Loan payments taken between March 27, 2020 and December 31, 2020 will be suspended for one year.CRDs do not have to be repaid and they are taxable. The loan is amortized for as much as five years and  interest begins on the date  the loan is taken.

A CRD is a distribution that does not have to be repaid, but it may be repaid. For example, if you take a loan for $60,000 prior to December 31, 2020, the entire $60,000 is taxable. And you can spread the taxes over three years. Prior to the end of three years, whatever amount is repaid, will qualify  you to get a tax refund by refiling your tax return.


In order to determine  if a loan or CRD is right for you, the decision requires you to know as best you can, a few predictions about your future such as: 1. Your current employment 2. Your ability to pay the money back to yourself in the plan 3. Your tax situation. We strongly recommend you seek help from your financial adviser as to whether to take a loan a CRD or both.

Q. Do I have other options to take funds from my 401(k) plan, if my employer has not adopted the CARES Act with increased loan and distributions options?

A. If your plan already has participant loans provisions, you are eligible to take a standard loan. Some plans also have hardship distributions. and if you need to qualify for a hardship which, this generally means you don’t have other money available. The hardship is taxable and there is 20% withholding that would go toward your taxes, in addition to  a 10% penalty imposed by the government.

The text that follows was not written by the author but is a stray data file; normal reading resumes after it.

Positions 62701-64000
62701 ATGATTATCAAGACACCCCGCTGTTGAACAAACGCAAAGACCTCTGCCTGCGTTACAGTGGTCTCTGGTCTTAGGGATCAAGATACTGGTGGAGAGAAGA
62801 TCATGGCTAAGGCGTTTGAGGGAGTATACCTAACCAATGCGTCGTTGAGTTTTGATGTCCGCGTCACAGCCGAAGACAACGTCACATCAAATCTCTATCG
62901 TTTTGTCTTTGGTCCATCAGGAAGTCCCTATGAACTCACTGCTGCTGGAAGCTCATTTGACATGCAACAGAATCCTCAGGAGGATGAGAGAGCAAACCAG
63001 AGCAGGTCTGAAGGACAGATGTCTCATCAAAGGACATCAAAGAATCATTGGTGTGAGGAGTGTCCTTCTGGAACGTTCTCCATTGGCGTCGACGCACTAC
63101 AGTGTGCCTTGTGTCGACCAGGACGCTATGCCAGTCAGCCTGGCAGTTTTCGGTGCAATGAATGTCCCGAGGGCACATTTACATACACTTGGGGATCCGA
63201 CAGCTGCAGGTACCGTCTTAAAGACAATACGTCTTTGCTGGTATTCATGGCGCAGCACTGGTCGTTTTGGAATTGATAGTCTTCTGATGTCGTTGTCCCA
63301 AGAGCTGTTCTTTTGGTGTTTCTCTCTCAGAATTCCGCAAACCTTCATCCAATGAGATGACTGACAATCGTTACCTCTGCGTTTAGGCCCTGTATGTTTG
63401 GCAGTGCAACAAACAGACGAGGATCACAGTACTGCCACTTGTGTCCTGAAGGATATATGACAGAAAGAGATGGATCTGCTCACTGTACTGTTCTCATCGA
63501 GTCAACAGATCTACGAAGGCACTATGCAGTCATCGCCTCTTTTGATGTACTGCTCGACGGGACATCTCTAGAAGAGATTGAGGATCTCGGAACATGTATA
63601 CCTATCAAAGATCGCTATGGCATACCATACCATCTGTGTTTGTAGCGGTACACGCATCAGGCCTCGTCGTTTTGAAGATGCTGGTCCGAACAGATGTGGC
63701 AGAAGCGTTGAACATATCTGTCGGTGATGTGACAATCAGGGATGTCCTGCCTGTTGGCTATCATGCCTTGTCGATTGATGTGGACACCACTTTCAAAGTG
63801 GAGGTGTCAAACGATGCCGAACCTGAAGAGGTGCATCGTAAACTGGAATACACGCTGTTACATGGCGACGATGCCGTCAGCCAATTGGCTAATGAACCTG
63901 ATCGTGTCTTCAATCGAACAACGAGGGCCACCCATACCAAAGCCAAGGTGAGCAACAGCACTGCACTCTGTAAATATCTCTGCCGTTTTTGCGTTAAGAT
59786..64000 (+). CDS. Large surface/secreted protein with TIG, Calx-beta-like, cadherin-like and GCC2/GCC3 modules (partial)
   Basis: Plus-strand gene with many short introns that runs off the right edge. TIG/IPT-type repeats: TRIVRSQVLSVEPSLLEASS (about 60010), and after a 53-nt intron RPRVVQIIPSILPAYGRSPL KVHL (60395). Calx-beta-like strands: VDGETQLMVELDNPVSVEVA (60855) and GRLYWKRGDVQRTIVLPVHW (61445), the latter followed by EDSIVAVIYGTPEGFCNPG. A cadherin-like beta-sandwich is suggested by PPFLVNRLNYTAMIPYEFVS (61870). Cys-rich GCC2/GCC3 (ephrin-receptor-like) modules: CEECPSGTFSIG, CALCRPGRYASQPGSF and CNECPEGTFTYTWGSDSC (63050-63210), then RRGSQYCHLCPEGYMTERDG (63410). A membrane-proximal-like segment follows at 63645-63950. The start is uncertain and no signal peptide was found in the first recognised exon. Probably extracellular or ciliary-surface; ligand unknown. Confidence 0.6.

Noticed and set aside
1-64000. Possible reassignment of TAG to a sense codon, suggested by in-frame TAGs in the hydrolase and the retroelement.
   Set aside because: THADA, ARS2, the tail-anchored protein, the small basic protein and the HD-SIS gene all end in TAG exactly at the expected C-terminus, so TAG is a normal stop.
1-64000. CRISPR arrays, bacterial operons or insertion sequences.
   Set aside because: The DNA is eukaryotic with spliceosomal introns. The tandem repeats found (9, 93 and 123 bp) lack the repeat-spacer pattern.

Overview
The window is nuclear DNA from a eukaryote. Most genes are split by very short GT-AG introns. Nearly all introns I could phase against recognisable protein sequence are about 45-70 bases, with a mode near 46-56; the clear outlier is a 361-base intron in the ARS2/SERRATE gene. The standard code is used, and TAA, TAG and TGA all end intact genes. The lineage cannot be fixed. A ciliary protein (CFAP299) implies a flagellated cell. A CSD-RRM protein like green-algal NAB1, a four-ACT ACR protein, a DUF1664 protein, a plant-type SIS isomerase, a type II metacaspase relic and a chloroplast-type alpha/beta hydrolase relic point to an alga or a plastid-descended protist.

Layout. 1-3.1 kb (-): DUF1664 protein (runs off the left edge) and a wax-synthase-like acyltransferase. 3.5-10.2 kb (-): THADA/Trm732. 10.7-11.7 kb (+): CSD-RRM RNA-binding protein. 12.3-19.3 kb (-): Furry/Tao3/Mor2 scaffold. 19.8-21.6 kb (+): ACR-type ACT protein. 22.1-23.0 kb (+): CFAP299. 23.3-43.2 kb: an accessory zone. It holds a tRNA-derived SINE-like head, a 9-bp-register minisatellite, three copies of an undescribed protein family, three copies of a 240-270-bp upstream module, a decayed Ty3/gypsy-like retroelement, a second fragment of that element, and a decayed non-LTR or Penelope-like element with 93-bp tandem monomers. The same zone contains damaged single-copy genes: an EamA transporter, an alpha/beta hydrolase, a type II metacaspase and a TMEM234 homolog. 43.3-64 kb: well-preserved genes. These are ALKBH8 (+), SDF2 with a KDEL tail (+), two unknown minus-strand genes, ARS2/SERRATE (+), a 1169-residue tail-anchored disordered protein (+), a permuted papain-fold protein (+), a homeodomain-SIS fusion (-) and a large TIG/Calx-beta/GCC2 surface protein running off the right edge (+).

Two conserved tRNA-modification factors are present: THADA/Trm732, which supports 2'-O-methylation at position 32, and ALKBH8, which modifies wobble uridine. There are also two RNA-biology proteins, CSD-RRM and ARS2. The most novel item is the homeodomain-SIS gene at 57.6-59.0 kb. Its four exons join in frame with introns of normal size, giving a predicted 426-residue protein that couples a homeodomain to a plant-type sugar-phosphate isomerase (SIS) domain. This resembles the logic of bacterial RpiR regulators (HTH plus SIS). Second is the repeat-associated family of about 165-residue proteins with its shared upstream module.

Q. If I’m laid off or furloughed from my work are my participant loan payments suspended?

A. There are just two scenarios under which the IRS will allow a plan to suspend loan repayments of a participant with an outstanding loan1) Leave of absence of up to one year 2) Leave or the period during which an employee is performing military service.

Upon return, the participant must make up the missed payments by either increasing the amount of each monthly payment or by paying a lump sum, and the term of the loan does not exceed the original five-year term.

If the employee qualifies under the CARES Act (see definition of qualifying individual) then loan payments are suspended up to December 31, 2020. The participant promissory note is then re-amortized with interest from the date of suspension.

Q. If an employee is entitled to paid time off (PTO) should we turn off their 401k deferral?

A. Most plans define compensation as gross pay. Generally, PTO is included in compensation so unless the employee requests a change in their 401(k) deferral, an employer  should continue with their payroll deferral. Review your plan document’s definition of compensation.

Q. Can I change my plan’s definition of compensation to exclude PTO?

A. Maybe.  The general rule is if the plan requires a contribution either for a safe harbor or profit sharing contribution, changes must be made at the beginning of the plan year. If the contribution is discretionary then it can be changed during the year. Check with your TPA, because discretionary versus required contributions can be confusing.


Please contact you BEI representative for assistance.

Author: Robert Gorelick, APA, Founder Benefit Equity Inc.